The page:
One benefit of sending your retainage notice earlier rather than later is that it gives you additional protections when it comes to receiving information about the project.  For instance if an owner files an “affidavit of completion” with the county clerk, they have to send you a copy by certified mail if they have received any notices of non-payment from you.  If the owner terminates the original contractor who hired you, or that original contractor abandons the project, the owner is required to send you notice of that as well.  Since those days start the countdown to the deadline for recovery of retainage, these are important dates to know and receiving these notice will alert you to the need to file your lien, if you haven’t already.  The Owner is not legally required to send this information to you unless he has received a Retainage or other Mechanic’s Lien Notice.

How should you send your Notice that your contract contains retainage provisions?  Best answer-certified mail to the owner and the original contractor.  Every other requirement under the Mechanic’s Lien sections of the Texas Property Code relating to notices require you to send them via certified mail.  However, the 2011 changes discussed above removed the requirement that the retainage notice be sent by certified mail.  As you know, the difference here is that we are trying to establish best practices, not just meet minimum requirements.  If there is a dispute you will be required to prove that you sent the notice, and certified mail makes a record that the letter was actually sent, even if the owner or original contractor doesn’t pick it up or refused delivery.  It’s worth the couple of bucks to send it certified.  Additionally, it is better for you to always get into the habit of sending all Property Code notifications via certified mail as opposed to getting confused later as to which are and which are not supposed to be sent certified mail and having something invalidated because you do it wrong.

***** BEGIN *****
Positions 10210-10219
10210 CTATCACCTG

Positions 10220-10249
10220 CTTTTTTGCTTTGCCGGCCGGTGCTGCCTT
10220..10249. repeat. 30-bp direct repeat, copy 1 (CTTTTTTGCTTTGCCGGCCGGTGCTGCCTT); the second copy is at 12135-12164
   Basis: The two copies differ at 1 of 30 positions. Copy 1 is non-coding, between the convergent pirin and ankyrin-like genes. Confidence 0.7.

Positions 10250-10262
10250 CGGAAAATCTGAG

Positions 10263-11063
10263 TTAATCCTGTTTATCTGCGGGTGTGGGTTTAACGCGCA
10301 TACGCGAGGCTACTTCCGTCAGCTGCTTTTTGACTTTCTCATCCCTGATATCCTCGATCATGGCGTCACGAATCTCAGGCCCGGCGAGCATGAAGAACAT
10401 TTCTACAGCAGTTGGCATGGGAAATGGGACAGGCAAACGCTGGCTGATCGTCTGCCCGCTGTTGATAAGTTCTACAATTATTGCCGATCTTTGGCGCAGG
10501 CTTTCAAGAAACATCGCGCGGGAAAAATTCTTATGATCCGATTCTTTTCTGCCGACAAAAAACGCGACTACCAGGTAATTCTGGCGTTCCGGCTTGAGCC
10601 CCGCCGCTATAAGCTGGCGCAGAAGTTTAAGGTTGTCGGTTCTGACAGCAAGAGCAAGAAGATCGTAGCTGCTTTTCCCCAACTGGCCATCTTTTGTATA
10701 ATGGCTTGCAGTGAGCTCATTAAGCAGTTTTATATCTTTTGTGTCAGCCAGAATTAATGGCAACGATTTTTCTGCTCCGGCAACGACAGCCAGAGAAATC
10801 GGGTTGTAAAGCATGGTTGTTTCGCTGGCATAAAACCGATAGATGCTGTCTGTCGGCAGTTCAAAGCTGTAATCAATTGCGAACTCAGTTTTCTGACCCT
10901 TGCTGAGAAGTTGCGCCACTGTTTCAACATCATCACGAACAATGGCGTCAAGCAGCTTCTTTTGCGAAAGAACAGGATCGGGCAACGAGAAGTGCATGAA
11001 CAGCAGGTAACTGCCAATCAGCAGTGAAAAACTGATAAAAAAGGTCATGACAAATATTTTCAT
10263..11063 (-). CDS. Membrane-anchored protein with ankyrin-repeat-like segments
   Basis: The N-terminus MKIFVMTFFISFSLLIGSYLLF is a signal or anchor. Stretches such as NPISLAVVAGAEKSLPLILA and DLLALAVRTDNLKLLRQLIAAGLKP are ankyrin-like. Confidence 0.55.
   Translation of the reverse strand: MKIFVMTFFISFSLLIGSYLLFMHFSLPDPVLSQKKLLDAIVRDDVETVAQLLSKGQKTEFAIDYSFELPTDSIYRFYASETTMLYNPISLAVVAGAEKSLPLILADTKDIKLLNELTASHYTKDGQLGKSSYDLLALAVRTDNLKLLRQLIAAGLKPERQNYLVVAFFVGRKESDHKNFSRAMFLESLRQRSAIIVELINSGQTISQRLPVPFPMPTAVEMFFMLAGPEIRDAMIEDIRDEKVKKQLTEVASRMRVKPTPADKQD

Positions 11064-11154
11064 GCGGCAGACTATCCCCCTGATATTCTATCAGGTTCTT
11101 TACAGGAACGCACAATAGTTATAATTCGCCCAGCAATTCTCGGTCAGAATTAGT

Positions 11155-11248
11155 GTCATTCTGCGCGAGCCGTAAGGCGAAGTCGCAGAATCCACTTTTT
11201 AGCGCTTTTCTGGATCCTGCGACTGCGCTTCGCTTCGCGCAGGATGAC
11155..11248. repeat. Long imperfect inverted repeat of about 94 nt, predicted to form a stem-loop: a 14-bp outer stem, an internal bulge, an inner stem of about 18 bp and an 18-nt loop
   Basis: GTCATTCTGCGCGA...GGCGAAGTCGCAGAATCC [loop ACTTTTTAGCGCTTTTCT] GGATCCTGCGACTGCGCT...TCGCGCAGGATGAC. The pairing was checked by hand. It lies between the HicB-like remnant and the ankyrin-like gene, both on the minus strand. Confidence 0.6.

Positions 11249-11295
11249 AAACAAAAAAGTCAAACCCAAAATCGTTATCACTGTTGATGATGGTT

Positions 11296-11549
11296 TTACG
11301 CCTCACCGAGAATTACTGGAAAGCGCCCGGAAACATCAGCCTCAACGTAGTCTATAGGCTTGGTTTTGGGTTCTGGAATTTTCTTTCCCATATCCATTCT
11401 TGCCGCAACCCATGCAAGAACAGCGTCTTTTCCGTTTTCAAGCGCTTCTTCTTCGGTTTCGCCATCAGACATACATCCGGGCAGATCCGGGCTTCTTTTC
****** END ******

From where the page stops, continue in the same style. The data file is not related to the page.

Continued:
What does your notice for contractual retainage need to include?  It is a little different than the notice for nonpayment or for progress payments.   It needs to generally state the existence of your contract’s requirement for retainage, contain your name and address, and the other the name and address of the other party to the contract.  That’s it, but it doesn’t hurt to tell them more, such as the amount of the retainage and the expected amount of the contractual payments.

The notice is also the first step in filing a lien for the retainage.  However, unlike a notice for non-payment, you will also have to have filed your lien affidavit (and have sent it to the owner of course) to authorize the owner to use statutory retainage funds to satisfy the retainage debt.  An owner won’t be held personally liable for any amount over and above the retainage unless a trapped funds demand was also sent authorizing the Owner to withhold funds claiming to be owed from the General Contractor.  (I will discuss trapped funds in detail within the next blog post).  So it is important to your potential recovery to get them notice of the retainage contract and the affidavit of the retainage lien.

So to sum up on notices: If your contract contains a requirement for retainage the deadline for sending notice is the earlier of the 30th day after your contract is completed, terminated or abandoned, or the 30th day after the original contract between the owner and original contract is terminated, completed or abandoned.  The notice must be sent to the original contractor and the owner. But don’t wait until the deadline, send it as soon as you know there is a problem and send it certified mail.

Next time I will discuss some pointers on the retainage lien affidavit.